Thanks to Danielle Ariano for inviting me to be a part of this writing blog tour. What does writing mean to me? Why do I write? Here are the cliff notes:
What am I working on?
This blog. I know, seems silly, but this blog actually keeps me writing. Even if they aren’t Pulitzer Prize-winning pieces, I’m still writing, experimenting with voice and style, and all in the hopes that one day I’ll have enough material to write another book.
So that’s the second thing. I originally set out this spring to publish an ebook of my recent book, Sugarcoated, only to discover I had so much more material to cover. I didn’t think I could do Sugarcoated justice by repurposing it for the Kindle and Nook so I decided to expand on its premise of my diagnosis with Type 1 diabetes and write a more fulfilling manuscript. But first, I have some personal growth to do, and maybe when I land on my feet again, I’ll have a frame for my story. We’ll see.
How does my work differ from others of its genre?
I like to think I have a very unique, witty, and sarcastic voice that draws readers from every walk of life and only adds to my popularity and respect as a profound writer. And I like to think no one has ever written about diabetes before (minus the numerous blogs and social media followings out there).
But in the end, I am a writer like anyone else. I read a lot. I learn from observation. I’m a sucker for bittersweet endings and raw character development. I’m currently pursuing the “creative nonfiction” avenue because I like telling true stories, and I never like writing about myself so I see this as a challenge.
Maybe that’s my contribution? In my mind, I live in other worlds, often imaginary and unrealistic, but I am grounded on Earth. I attempt to interesect the two, if only to make sense of random chaos. I am not a believer in “everything happens for a reason,” but I love ironies and coincidences.
Why do I write what I do?
When I started writing short fiction as a kid, it’s because I wanted to create something new, explore choices and development through different characters, and ultimately, control the fate of their outcomes. I often wrote when I couldn’t find anything to read.
But when I suffered from depression in college and then became diagnosed with Type 1 diabetes at 22, I changed course. I started writing, not just to vent my frustration, but to share my stories, in the hopes others would read them and find closure or learn something new.
Plus, I love language and playing with words. Even with nonfiction, I still attempt to create story arcs, experiment with different forms and frames, and end by exposing the raw humanity, but with subtlety, of course. If I learned anything from my MFA, it was that not every story ends tied into a neat little bow. I like the openness of that realism.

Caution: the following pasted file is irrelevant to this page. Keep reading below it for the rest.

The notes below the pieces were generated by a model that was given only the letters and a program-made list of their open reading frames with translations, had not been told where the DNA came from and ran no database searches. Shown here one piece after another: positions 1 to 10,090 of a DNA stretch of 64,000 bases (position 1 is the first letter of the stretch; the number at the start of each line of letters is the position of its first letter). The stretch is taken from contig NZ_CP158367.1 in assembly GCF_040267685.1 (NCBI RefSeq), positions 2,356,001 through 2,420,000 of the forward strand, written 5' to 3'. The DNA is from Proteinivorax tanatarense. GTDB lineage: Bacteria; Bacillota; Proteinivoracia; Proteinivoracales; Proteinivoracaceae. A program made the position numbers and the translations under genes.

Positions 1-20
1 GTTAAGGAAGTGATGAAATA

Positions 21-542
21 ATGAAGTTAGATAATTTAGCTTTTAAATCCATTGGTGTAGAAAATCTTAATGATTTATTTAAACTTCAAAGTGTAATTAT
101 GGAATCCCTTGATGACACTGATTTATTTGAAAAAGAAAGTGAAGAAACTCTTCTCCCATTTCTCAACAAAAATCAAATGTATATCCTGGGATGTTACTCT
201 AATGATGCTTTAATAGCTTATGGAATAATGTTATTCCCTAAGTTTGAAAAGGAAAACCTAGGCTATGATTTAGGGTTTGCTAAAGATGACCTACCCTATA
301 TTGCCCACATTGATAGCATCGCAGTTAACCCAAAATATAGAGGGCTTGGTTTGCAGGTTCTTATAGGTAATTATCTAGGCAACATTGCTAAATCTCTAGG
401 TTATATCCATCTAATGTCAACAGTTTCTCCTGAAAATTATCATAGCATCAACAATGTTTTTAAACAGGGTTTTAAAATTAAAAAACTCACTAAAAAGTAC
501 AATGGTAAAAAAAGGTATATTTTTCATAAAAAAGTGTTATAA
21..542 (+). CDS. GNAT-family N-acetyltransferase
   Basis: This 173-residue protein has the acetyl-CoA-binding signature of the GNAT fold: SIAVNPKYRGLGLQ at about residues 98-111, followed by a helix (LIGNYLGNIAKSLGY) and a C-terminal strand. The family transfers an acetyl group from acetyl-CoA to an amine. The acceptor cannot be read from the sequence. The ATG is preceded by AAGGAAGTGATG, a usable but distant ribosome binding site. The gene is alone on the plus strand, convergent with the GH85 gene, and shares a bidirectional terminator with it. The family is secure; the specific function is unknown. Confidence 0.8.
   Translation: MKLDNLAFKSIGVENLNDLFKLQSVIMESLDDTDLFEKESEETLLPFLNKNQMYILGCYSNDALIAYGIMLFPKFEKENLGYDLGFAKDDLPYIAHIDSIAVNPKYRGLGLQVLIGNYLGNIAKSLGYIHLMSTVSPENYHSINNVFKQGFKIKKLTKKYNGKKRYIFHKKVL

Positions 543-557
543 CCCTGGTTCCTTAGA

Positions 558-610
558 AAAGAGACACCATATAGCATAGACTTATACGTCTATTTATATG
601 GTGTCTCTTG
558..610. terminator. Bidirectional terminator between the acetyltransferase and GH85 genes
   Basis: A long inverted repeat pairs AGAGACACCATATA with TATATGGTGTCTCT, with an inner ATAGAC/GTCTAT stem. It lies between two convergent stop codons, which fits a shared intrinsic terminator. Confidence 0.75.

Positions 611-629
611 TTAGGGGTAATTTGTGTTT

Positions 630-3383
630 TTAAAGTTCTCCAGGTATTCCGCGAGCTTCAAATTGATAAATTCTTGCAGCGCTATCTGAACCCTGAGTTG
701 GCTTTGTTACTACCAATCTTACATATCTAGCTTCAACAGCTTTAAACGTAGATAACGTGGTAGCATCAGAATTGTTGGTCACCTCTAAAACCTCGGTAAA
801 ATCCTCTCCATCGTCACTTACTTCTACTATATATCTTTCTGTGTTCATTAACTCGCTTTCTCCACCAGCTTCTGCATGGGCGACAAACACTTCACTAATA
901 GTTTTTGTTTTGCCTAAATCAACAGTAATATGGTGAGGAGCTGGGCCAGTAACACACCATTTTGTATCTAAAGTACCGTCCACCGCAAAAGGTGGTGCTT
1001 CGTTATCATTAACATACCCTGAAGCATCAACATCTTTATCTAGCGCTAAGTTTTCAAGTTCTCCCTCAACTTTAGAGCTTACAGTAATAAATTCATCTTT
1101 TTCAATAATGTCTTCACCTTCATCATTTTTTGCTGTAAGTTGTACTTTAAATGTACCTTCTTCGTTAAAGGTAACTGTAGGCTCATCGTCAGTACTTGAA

How does my writing process work?
I would like to say that I think long and hard about what I’m going to write before putting pen to paper (or in this case, fingers to keyboard), that I outline everything like I used to do for college essays and research papers.
But the truth is, my writing process is a stream of consciousness. Sometimes, it might be a sentence, an image, or an ending that inspires me to sit down at my computer or type a few paragraphs on my phone on the train ride home. I have a list of story ideas that I keep on my phone – sometimes these help me meet my goal of posting once a week on my blog.
Other times, I just sit down, like I am now, and write. I’m never sure what’s going to come out. But I won’t stop until I finish. I may come back and revise or completely change the arc, but I never go into a story thinking about revision. I remember one time reading a bestselling author’s tips for writing, and one of his rules was not to worry about grammar, punctuation, etc. when writing the first draft. Just write, and worry about everything else later.
This is a blog tour, after all. So here’s who’s next (and thanks again Danielle Ariano for inviting me to be a part of this tour).
Dawn graduated in 2013 with an M.F.A. in Creative Writing and Publishing Arts from the University of Baltimore. She currently helps rich people design custom frames for their artwork and is a personal chef for the production office of House of Cards in the morning. She writes when she can and is currently working on a football blog, as well as a reality based fiction short. You will always see her with her iPhone and a cup of coffee.
Follow her at Crumbs of a Pink Tinted Brain (note: there are a few posts in the draft period, so please excuse the lack of relevance).
In addition to poetry and fiction, she writes the occasional book or theater review for Monologging.org and does design work for Cobalt Review. She recently released her first chapbook of travel poetry, titled Mapping the Stars.
Follow her at rachelswriting.com.